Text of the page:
People are worried that a pregnant woman shouldn't be working with a horse that isn't reliable. Yeah, I can see that. Being both a nurse and a paramedic I know just how easily a 1000lb critter can hurt a person, much less your unborn child.

People are simply saying that if you haven't got a job, can't afford a trainer for the horse that isn't reliable AND you are pregnant you should sell the horse so you will not be hurt. Yeah, I get that too.

Ya know babies are a lifetime commitment, and if you can't afford a trainer for your horse then perhaps it is time you gave yourself a bit of a reality check.

The Lifetime Costs Of Raising A Child (PHOTOS)
Well said Dim!

"Every person you will meet will have at least one great quality. Duplicate it and leave the rest." --Clinton Anderson
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post #36 of 39 Old 06-13-2012, 01:36 PM
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Quote:
Originally Posted by mustanglover1992 View Post
if she wasnt broke you guys then I wouldnt be able to ride her bareback without an issue. And no I can't afforid a trainer. I've had some exsperencie, with rideing I've been around horses scene I was 6 but this is the first horse I've owned. And she know's me pritty well. And I dought she's going to hurt me, she's more likely to hurt my cuzin then me. Becuz im around her every day and im strong then my cuzin and the people at the barn that im at to work with her. I aint dumb with horses, im just trying to do the best for my little girl. She take's and under stands her bit. I just believe she's had trama in the past from former abouse. And I know she has, cause when I bought her, she was in a muddy paducked with a bad case of slipper foot. Which she didnt have her feet done all winter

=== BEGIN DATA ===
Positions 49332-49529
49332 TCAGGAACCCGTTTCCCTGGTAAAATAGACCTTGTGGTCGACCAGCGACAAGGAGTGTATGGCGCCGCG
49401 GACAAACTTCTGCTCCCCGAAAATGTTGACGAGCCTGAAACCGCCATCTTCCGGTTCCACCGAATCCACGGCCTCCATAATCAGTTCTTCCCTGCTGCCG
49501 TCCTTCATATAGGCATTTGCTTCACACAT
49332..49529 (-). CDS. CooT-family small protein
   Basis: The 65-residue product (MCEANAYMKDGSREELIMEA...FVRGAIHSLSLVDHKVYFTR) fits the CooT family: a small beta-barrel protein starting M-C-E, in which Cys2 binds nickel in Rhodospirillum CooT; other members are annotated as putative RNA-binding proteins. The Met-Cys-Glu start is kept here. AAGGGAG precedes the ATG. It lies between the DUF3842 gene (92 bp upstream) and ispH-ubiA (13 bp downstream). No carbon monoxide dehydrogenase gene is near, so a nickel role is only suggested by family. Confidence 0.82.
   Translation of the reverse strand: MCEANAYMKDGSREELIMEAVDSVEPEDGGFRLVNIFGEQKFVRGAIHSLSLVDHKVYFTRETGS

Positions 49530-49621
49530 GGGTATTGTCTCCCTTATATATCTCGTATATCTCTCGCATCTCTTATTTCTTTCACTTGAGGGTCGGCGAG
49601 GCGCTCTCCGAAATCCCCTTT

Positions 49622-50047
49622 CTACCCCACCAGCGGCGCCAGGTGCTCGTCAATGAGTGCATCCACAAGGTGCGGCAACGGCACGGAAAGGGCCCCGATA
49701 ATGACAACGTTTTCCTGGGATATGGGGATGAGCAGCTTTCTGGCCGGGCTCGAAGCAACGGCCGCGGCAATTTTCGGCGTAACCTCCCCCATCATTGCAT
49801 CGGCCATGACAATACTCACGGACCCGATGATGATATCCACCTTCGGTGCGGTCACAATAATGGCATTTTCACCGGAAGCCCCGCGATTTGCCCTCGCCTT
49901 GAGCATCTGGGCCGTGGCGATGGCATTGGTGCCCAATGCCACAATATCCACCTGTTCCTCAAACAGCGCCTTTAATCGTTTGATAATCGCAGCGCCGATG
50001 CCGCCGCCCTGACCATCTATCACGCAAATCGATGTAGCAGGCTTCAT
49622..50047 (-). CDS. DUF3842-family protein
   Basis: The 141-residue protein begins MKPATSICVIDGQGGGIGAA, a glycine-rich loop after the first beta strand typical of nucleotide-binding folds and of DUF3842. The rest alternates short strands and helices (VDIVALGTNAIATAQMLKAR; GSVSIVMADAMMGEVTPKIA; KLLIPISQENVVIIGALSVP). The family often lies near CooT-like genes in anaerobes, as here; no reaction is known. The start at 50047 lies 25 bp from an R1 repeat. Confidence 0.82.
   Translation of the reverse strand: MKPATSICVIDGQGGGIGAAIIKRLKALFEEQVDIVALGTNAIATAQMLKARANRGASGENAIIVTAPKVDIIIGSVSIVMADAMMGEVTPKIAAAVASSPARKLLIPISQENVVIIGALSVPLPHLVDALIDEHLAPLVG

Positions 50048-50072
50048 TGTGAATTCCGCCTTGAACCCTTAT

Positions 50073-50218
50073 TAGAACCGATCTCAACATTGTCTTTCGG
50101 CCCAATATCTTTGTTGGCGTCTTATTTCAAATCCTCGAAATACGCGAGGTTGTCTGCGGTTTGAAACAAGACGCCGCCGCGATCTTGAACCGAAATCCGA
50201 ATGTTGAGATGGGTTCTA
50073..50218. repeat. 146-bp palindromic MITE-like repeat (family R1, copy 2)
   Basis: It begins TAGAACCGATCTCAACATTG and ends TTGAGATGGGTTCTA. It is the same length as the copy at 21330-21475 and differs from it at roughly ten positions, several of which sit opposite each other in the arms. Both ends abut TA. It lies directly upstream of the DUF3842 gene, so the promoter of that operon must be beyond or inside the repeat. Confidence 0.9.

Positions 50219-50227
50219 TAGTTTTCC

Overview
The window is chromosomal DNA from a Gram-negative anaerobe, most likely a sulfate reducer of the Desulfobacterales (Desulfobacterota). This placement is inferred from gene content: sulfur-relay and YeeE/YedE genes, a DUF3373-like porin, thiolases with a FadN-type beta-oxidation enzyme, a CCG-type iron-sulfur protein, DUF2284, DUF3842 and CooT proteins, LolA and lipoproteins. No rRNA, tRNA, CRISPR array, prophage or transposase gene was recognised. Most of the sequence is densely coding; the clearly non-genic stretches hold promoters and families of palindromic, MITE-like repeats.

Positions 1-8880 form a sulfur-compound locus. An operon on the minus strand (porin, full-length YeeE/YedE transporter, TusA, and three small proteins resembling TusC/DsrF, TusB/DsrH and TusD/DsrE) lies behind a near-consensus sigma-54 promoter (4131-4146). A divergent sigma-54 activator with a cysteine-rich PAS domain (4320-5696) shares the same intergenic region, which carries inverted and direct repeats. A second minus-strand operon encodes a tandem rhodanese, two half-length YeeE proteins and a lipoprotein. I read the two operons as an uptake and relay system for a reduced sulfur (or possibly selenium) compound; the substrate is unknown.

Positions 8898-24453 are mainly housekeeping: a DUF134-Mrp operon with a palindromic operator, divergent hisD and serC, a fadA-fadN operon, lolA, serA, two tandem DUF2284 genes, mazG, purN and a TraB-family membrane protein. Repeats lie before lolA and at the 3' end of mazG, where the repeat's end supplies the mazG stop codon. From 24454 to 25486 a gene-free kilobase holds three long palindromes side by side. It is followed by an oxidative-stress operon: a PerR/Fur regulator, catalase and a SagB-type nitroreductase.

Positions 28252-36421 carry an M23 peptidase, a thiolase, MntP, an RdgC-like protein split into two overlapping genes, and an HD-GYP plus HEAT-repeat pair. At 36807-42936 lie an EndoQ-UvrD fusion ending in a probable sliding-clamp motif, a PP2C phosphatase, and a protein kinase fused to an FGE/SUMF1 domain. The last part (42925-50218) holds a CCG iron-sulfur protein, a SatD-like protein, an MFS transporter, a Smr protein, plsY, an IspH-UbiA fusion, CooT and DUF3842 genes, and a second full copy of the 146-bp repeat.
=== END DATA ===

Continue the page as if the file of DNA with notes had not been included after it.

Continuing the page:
You've been around horses since you six, but you've never had a horse with this issue before, but this is your first horse... You make as much as sense as giving a blind guy a lisence.

THAT being said... If she's afraid of the saddle, it's all training. Put it on the ground in a pen with her until she's okay with it. Hold her while she sniffs it in your hand, and when she's okay with you holding it while walking around her, very slowly put it on her, folding up all the girths and cinches and stirrups, so nothing falls on her and scares the ever living sh*t out of her and makes her run into you because she's a horse and even though she knows you, they still react to natural instincts and if you're in the way of her fight or flight reaction, that's too bad.

Best of luck, but I seriously think you need to re-think owning a horse.

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post #37 of 39 Old 06-13-2012, 01:40 PM
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While I do understand financial struggles and.limitations, you said you have a trainer willing to work with the horse for free......so what excuse do you have now?
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post #38 of 39 Old 06-13-2012, 01:45 PM
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she's not broke I could ride my gelding last year bareback but he was green broke but when the saddle was on he wouldnt do a thing. Now he's broke and I can ride him with a saddle and bareback.

My moms three year old was dead broke and I can ride him with nothing on, no bridle or halter on. He's a mustang and he was trained and dead broke by the time he was three they trained him for a month then sold him. No one could get near his head/neck/ears or anywhere behind his ears. Now almost a year later he only has a problem with his ears.

get a trainer or sell her to someone who can handle her and break her.
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post #39 of 39 Old 06-13-2012, 02:10 PM
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I think it's been enough of this thread. I'm closing it...